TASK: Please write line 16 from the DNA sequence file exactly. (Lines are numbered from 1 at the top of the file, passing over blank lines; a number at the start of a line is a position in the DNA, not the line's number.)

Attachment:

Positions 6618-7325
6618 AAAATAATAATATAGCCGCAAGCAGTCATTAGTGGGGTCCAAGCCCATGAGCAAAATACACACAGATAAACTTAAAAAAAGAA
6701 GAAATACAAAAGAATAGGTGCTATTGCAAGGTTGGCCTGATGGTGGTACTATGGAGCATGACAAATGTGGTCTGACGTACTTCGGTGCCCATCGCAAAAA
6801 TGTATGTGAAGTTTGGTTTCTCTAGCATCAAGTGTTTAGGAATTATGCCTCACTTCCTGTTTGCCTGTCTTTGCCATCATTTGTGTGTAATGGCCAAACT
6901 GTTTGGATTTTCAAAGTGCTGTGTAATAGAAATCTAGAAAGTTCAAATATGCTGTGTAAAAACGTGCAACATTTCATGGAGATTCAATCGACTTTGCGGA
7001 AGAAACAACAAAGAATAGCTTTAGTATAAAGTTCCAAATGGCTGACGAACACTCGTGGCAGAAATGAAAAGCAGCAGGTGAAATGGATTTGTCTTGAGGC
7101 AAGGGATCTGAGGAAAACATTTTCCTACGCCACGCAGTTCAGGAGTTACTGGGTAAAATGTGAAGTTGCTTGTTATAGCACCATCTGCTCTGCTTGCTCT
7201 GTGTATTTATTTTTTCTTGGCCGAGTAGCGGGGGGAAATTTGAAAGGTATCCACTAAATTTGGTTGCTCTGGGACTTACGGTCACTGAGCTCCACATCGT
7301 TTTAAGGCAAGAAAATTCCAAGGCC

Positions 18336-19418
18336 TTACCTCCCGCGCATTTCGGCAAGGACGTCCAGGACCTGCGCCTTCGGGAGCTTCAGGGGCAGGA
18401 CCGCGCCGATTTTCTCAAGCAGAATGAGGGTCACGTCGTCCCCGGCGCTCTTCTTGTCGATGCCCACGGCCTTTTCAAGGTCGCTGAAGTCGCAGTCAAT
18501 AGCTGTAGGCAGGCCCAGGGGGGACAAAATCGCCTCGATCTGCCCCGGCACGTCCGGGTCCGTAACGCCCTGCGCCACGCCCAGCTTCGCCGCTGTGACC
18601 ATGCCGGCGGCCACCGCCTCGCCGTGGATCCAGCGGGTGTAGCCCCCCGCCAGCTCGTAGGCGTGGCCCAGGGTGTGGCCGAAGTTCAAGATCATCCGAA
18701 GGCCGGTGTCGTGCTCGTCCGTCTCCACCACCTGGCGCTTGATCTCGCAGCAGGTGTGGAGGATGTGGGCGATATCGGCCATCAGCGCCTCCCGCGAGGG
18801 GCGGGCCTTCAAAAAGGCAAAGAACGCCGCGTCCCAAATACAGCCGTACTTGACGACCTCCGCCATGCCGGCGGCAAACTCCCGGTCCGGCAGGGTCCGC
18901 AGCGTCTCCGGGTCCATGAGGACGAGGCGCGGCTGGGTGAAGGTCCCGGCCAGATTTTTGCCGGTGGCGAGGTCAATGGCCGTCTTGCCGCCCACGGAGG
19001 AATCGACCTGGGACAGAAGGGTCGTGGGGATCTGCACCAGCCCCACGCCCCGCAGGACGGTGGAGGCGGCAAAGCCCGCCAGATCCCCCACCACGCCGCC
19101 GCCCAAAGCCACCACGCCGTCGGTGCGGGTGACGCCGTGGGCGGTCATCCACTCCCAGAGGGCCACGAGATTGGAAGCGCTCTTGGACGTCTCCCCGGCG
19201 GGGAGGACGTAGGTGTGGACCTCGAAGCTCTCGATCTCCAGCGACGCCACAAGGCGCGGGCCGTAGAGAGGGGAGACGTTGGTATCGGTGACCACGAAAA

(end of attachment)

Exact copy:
18801 GCGGGCCTTCAAAAAGGCAAAGAACGCCGCGTCCCAAATACAGCCGTACTTGACGACCTCCGCCATGCCGGCGGCAAACTCCCGGTCCGGCAGGGTCCGC